There is a steady trend towards using CO2 as the physical blowing agent in flexible foam production. CO2 nucleation is already being used successfully in series production of back-foamed carpets. CO2 is also increasingly the option of choice in producing flexible foam seat elements for the automotive and furniture industries. KraussMaffei supplies reliable and cost-effective systems for mass-flow regulated CO2 nucleation. CO2 has a number of technical and cost advantages as a physical blowing agent for PUR. Its high solubility means that it mixes very homogenously with the PUR components. As a nucleation agent, it improves the mixing quality. CO2 reduces urea formation, resulting in fewer hard segments in the flexible foam. Using CO2 produces low-density flexible foams with outstanding mechanical properties. CO2 is a low-cost, environment-friendly blowing agent and it’s available in virtually unlimited quantities.
Foaming systems that currently operate with conventional blowing agents can be easily retrofitted to use CO2 and deliver the same benefits. KraussMaffei CO2 nucleation units can be integrated quickly and with minimal effort. The simplest solution – recommended for extremely low to medium CO2 concentrations – is a batch system that is linked directly to a day tank. For applications requiring very high CO2 concentrations, KraussMaffei offers batch systems where nucleation takes place in a buffer tank. The third approach is an online system where the CO2 is metered in at the mixing head. This variant allows CO2 concentrations to be varied from shot to shot. In all three variants, CO2 metering is mass-flow regulated, in other words, the concentration of CO2 in the PUR components is not affected by pressure or temperature. The process is engineered to ensure that the gas dissolves completely in the PUR component.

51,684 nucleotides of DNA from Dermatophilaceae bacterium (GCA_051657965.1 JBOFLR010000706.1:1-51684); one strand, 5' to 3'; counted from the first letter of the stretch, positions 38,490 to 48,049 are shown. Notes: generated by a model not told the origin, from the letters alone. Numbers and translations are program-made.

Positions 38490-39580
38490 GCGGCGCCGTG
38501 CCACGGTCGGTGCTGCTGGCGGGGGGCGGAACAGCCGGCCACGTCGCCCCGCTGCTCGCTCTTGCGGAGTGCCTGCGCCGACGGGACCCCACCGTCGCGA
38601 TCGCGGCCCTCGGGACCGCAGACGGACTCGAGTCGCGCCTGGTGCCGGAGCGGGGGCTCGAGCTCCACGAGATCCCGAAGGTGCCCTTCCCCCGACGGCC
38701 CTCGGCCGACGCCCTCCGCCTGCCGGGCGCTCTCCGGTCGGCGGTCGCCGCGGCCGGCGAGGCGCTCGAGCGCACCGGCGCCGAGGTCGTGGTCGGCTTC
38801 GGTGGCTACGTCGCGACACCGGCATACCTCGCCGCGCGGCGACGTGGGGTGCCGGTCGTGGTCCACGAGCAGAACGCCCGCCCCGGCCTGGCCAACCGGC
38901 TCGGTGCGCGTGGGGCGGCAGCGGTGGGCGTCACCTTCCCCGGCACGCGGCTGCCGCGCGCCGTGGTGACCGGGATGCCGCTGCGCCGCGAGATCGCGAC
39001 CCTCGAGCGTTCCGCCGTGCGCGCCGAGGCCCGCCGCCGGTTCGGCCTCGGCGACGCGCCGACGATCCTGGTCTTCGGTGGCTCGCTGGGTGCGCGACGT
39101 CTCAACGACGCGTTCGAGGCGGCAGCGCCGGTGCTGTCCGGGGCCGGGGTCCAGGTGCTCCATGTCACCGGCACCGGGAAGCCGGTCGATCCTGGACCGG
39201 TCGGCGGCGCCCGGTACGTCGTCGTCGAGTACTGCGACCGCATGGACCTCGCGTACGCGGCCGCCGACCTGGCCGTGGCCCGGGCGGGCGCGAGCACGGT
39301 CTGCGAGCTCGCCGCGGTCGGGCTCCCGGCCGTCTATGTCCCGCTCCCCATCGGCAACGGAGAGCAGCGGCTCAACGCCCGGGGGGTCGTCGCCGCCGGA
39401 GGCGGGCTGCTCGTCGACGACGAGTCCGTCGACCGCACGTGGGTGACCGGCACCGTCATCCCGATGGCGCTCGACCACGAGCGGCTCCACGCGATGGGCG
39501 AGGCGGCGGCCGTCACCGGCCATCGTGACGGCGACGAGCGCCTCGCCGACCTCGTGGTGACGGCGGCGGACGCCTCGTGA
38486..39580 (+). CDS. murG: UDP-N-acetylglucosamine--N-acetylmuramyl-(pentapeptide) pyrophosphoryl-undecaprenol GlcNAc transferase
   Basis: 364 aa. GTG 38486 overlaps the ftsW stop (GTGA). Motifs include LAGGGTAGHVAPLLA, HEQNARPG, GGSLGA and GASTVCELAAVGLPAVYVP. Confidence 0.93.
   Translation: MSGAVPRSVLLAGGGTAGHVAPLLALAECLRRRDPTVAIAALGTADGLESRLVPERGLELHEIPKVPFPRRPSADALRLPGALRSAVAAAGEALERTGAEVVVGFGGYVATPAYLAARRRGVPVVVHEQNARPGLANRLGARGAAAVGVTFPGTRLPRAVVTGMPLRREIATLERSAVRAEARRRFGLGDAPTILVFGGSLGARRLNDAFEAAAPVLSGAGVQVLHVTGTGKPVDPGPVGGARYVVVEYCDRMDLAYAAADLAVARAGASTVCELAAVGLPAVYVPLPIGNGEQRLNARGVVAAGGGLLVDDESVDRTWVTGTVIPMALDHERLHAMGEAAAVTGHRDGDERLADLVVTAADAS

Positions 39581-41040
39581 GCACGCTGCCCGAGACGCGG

KraussMaffei expertise and trials in the company’s test lab will help to determine which variant is best-suited for a specific application. In addition, KraussMaffei makes loan equipment available, so that processors can try out the benefits of CO2 nucleation before coming to an investment decision.